The paper options are used to describe halftones and more randomly diffuse type brushes. Halftones in professional digital mediums are described as regularly spaced but variably sized spots which compose a certain tone, which are mostly used for producing works or in the process of producing works in the printing field. Mediums like magazines and newspapers are just some examples of printed medium, but actually almost every image, tint or color you see in print is comprised of halftones. Both of these "paper" settings will allow you to create a variety of different textures in your piece that is unproducible using the other ordinary tools in Lascaux.
In Lascaux Sketch, halftones are not variably sized spots but rather regularly spaced pixels, the spacing of which can be adjusted using the "i:" gradient bar. This is what is called the "intensity" of the current paper of the canvas. The closer you are to the left (0 being the minimum, black) the more space there is between each pixel, the closer you are to the right (255 being the maximum, white) the less spacing there is.
The bottom most gradient bar "d:" describes the diffuseness of the brush. When this is set closer to the left (0 being the minimum, black) the more diffuse the brush is, in other words the more spread out the pixels are. When this is set closer to the right (255 being the maximum, white) the less spread out the pixels are.
The history toolbox contains all (or almost all) of the steps that it has taken you to get to where you are at the moment. Everything applied to the canvas directly is remembered, providing that you have sufficient memory. The amount of memory allocated for Lascaux Sketch's History is actually set on your 2draw account's control panel. If you have sufficient memory, it would be wise to set this as high as possible so that you can have as many undoable entries in the history as possible. Once you run out of memory for the history, it is automatically cleared and you can no longer recover the cleared steps. The highlighted line indicates the most recently applied step and you'll notice that each step states what action was used and if applicable what layer the action was applied to.
The undo feature is invaluable in probably any program on any computer today, and Lascaux Sketch is no exception. Being able to undo ()and redo () applications to the canvas will allow you to see where you can take your image and still be to go back to a certain point. If you are not used to it already, familiarize yourself with the undo and redo features along with the history in order to refine your work. I promise that it will prove invaluable by saving one of your images when you just wish you didn't make a certain stroke or perhaps made the mistake of merging a layer.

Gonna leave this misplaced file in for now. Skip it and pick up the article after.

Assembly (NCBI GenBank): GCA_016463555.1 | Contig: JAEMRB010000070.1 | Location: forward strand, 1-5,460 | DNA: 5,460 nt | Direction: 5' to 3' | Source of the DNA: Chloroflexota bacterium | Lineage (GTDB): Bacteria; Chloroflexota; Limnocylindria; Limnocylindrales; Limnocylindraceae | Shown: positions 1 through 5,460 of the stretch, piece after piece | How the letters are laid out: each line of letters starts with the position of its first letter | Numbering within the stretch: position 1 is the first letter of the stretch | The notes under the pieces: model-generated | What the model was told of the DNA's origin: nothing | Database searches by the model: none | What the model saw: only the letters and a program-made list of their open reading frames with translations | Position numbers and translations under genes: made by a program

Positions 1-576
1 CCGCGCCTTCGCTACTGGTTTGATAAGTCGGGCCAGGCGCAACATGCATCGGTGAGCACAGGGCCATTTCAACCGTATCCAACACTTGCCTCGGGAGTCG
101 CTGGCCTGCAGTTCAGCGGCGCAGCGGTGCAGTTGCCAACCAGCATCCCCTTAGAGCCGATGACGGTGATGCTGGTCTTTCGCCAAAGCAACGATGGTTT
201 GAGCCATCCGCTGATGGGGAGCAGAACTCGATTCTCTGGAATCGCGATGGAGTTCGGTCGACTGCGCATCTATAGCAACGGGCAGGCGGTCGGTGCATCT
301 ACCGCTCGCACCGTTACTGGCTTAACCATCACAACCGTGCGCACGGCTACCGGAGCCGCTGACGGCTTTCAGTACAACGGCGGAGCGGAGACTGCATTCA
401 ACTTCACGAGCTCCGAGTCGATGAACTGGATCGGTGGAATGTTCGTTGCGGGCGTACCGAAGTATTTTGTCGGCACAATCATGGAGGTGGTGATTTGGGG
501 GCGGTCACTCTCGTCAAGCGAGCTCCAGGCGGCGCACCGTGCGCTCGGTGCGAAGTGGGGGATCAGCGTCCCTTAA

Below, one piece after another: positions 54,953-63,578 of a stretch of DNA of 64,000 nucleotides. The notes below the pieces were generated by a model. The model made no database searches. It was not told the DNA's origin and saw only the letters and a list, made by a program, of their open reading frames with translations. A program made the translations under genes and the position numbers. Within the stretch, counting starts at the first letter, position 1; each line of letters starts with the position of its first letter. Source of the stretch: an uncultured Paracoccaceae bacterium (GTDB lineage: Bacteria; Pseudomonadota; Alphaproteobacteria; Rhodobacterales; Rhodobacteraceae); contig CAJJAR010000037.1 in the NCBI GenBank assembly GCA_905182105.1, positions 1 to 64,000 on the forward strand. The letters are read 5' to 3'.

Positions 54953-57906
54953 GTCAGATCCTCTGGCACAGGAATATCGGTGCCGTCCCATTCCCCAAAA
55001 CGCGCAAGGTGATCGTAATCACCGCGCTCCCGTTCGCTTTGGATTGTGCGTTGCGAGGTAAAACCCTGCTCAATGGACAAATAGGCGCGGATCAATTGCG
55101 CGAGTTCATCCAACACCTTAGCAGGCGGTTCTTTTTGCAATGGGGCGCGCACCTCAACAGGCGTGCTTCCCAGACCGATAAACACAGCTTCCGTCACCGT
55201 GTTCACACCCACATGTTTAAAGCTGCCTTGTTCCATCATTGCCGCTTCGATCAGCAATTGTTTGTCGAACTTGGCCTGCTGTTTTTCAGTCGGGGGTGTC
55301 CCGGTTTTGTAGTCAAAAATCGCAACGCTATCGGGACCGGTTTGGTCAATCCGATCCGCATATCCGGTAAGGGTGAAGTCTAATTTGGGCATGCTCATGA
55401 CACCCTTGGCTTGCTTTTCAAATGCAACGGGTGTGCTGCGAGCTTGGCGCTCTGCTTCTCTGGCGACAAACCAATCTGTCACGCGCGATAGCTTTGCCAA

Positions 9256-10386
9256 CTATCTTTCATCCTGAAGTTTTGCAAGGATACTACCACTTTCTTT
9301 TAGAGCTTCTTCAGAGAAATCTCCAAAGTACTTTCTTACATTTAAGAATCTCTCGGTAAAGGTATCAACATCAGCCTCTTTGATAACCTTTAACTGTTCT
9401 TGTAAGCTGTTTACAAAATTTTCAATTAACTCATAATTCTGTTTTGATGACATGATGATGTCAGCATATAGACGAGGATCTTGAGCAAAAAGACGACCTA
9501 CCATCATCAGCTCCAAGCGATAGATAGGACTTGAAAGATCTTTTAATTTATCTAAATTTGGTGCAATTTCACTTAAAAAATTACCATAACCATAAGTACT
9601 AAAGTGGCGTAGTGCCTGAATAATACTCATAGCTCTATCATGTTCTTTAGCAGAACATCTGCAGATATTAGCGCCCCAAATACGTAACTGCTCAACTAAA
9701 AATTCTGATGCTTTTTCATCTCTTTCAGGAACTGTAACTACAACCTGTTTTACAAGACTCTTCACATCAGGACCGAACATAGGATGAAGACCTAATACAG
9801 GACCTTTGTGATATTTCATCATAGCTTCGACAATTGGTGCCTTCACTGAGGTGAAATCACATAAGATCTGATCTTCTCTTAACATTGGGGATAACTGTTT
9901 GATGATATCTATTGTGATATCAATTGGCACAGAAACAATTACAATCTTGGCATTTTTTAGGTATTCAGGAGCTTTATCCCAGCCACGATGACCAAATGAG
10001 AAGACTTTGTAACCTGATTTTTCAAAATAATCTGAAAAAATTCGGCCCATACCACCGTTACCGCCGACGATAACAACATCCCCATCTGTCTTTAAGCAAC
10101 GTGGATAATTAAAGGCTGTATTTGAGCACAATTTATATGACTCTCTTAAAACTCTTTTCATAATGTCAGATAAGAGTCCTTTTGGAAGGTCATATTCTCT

For many one of the most confusing aspects of Lascaux Sketch is the layer feature and with good reason. Layers are not only complex and have many nuances in and of themselves, they also require knowledge of more advanced concepts such as transparency. Layers are an extremely helpful and powerful way of organizing your drawing, so knowing every aspect of layers in Lascaux Sketch is a good start to drawing better in it.
Mixing modes are ways to combine layers in different fashions in order to achieve some very different effects that can change your piece drastically. Usually one doesn't remember every mixing modes' effect specifically but tries each one out and looks for some expected or unexpected outcome.
 Advanced topics for Lascaux Sketch
Holy cr*p! More topics? Well, this is only for those special cases where sometimes Lascaux needs to be used in a certain way in order to get what you want, the way that you want it. Onwards!
 Merging Layers
Sometimes when you want to start merging layers in Lascaux, things don't seem to merge the right way. You may notice that when you merge things down your picture actually changes! This actually happens only when you happen to be merging layers with different opacities and blending modes because the layer that you are merging takes on the properties of the bottom layer.
The way to fix this is to keep in mind how Lascaux merges all the layers to produce the final image. What happens is that there is always an invisible layer at the very bottom that is white with 100% opacity, and layers become merged from the bottom up.
So if you want to merge some layers together, you want to do the same thing. Keep in mind that this may affect layer transparency, but you knew that already since you want to merge stuff right? Also, all the layers you want have to be on top of each other because merging only merges two layers that are next to each other.
Anyhow, if your bottom merging layer isn't set to normal blending mode at 100% opacity, you can start by making a blank layer. Then from the bottom layer, merge down into this newly made blank layer, and work your way up one at a time until you have all the layers you want together! It may seem like a pain, because it is, but that's just the way things are right now. Hopefully you won't be working with too many layers most of the time so this shouldn't be too much of a problem.
 Anti-Aliasing & Smooth Lines